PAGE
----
Posted by Crystal Pike

Regular appointments with the same nail tech are important for more than just her income stream. It's important for your health. A cautious nail tech will review your health history with you at each appointment. It may be as simple as asking how you are feeling and if there's been any changes in your life since your last visit.

As your service is performed, while you are chatting, your tech is examining your nails. If she notices something that she hadn't seen before, she will bring it to your attention. Discussing these matters could save your life. A good nail tech will put your Health Before PolishTM.

Read more at Nails Magazine: 

 http://www.nailsmag.com/article/113423/something-to-talk-about-brown-spots

12 Nov '15

Warts in the Salon

Posted by Crystal Pike

A salon environment is a place that your health should come first. While it is beyond the scope of a service provider to treat or diagnose a medical condition, they should be trained in bringing a concern to your attention. Covering up an issue is not professional and could lead to liablity issues. If your nail tech suggests you seek medical advice, please do so before your next appointment. Let the physician know that your nail tech asked you to seek medical advice so they know you are visiting a salon that puts your health first.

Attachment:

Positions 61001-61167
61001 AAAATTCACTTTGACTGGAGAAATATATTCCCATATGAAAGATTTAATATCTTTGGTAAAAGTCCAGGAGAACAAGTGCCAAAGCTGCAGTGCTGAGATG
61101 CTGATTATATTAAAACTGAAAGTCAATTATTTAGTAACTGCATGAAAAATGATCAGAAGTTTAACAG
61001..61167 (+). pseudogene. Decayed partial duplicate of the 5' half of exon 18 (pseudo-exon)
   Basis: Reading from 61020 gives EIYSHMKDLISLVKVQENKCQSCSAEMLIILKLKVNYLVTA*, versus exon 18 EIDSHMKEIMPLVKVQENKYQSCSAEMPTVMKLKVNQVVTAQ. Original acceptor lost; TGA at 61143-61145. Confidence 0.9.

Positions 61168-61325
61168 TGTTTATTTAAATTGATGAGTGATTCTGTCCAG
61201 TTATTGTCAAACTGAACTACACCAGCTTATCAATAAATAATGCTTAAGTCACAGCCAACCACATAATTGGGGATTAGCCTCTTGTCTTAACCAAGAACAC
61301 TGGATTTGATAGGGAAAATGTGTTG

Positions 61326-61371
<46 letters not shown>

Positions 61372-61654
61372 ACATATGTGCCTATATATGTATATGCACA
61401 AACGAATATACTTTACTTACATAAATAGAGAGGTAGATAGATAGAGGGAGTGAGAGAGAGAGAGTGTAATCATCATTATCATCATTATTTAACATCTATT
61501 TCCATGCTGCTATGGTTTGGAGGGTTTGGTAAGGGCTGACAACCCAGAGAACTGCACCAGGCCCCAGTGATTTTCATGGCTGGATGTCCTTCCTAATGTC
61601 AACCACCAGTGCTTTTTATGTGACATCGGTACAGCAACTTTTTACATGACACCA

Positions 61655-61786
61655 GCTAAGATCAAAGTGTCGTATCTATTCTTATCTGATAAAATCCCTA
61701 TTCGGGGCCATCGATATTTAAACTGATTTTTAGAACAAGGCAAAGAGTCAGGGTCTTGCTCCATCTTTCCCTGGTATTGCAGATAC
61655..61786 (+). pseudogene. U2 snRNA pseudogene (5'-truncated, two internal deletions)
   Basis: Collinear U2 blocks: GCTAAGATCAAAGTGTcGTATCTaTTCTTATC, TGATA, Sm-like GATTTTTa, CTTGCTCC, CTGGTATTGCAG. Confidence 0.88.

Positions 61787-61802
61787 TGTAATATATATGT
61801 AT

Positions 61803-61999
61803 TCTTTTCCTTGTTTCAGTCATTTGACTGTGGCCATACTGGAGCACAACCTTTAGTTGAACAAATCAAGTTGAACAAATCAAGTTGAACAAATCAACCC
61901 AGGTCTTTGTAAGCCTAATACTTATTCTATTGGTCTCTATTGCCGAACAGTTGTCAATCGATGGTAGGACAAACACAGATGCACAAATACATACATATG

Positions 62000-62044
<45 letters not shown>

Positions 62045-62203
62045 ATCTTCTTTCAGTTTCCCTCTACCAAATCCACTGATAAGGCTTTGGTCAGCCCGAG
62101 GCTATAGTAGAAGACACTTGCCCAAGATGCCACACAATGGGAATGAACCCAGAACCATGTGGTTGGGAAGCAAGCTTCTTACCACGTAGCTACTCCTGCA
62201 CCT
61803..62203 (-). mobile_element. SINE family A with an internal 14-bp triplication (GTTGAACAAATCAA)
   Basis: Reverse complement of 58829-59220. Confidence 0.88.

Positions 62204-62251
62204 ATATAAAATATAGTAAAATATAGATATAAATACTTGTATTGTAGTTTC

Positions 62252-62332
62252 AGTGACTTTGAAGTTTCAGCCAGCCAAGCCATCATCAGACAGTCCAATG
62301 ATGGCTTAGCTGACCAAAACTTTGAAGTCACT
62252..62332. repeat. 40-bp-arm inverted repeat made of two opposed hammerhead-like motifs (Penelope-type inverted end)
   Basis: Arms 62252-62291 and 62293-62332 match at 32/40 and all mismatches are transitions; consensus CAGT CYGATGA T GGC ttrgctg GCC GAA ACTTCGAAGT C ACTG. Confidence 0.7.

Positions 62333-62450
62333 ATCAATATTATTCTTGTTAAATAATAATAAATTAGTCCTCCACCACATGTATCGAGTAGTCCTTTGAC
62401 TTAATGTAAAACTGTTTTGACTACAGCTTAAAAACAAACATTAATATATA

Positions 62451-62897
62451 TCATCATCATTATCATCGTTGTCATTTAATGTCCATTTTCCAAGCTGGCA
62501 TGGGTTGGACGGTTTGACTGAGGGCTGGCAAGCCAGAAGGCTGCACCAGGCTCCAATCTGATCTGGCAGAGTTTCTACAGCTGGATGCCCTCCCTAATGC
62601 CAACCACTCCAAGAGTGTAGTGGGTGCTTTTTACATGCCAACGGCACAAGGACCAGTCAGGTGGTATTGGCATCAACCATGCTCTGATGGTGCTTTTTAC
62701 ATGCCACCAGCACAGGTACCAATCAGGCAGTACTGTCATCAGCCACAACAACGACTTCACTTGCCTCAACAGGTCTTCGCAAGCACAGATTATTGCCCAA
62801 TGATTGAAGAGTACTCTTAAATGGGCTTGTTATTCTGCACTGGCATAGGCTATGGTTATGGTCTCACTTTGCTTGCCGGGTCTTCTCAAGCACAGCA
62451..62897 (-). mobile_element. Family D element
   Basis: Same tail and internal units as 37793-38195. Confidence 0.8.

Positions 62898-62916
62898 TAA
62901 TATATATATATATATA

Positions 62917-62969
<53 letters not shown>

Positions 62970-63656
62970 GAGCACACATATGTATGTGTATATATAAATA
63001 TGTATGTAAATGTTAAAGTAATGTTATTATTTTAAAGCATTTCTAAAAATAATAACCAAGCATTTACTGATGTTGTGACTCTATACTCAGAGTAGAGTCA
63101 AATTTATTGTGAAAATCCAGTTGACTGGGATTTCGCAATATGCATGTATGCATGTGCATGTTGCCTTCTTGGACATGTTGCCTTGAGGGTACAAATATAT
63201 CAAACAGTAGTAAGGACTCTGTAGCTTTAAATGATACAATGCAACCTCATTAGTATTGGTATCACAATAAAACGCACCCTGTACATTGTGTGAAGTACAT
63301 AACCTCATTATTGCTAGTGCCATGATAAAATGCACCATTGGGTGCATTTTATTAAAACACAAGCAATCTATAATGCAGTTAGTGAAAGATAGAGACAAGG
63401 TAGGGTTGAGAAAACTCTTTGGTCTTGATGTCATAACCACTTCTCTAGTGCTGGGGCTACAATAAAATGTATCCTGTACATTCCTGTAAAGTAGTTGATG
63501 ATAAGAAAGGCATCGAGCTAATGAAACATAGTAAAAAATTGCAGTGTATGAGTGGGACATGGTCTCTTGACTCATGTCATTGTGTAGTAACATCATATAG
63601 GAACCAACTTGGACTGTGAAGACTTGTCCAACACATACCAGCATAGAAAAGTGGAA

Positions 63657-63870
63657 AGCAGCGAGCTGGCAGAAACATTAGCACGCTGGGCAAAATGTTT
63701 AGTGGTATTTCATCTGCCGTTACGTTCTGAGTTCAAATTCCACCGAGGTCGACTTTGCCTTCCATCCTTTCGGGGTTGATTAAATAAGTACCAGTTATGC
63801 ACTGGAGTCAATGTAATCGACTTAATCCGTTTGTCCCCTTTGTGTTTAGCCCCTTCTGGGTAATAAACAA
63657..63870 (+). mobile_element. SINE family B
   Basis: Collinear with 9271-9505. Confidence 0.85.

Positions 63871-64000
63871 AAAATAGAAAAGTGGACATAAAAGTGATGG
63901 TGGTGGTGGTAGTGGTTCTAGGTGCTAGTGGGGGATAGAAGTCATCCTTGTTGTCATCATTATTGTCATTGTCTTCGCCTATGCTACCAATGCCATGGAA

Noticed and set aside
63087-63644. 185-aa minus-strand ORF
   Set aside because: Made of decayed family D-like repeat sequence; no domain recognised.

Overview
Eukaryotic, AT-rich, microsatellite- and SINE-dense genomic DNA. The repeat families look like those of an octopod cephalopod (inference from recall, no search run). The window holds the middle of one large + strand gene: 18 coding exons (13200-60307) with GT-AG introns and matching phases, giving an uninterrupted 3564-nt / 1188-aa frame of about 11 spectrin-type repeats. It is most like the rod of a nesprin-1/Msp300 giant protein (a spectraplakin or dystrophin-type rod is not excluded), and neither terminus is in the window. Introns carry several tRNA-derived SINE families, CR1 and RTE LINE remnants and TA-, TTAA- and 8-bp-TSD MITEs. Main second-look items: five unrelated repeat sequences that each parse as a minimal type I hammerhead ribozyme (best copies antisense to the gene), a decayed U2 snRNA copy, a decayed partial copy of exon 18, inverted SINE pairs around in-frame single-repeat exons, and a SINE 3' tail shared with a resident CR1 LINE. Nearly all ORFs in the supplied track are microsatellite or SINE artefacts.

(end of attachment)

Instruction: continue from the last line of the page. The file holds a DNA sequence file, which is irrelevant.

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"Clients expect nail techs to identify and recommend treatment for a wide variety of nail disorders and diseases. Though this expectation is understandable, techs are constrained legally, limited to beautifying the nail and leaving the rest to those with a medical degree. However, it’s important for your sake and the safety of your clients to recognize potential problems — even if you have to tread carefully when you’re talking with your clients about how to fix them. Warts may be one of those problems."

Read more here from Nails Magazine here.

http://www.nailsmag.com/article/113172/something-to-talk-about-warts

02 Nov '15

First Post (well, that's appropriate)

At Safe Salon Supply, LLC, we want to help educate consumers on what to expect with a safe salon service.

There are a few places you can go to see if the salon of your choice has a Safe Salon Rating:


www.safesalonrating.com

www.westerilize.com

And there will be blogs posted on SafeSalonSupply.com to help educate consumers on safe salon practices as well.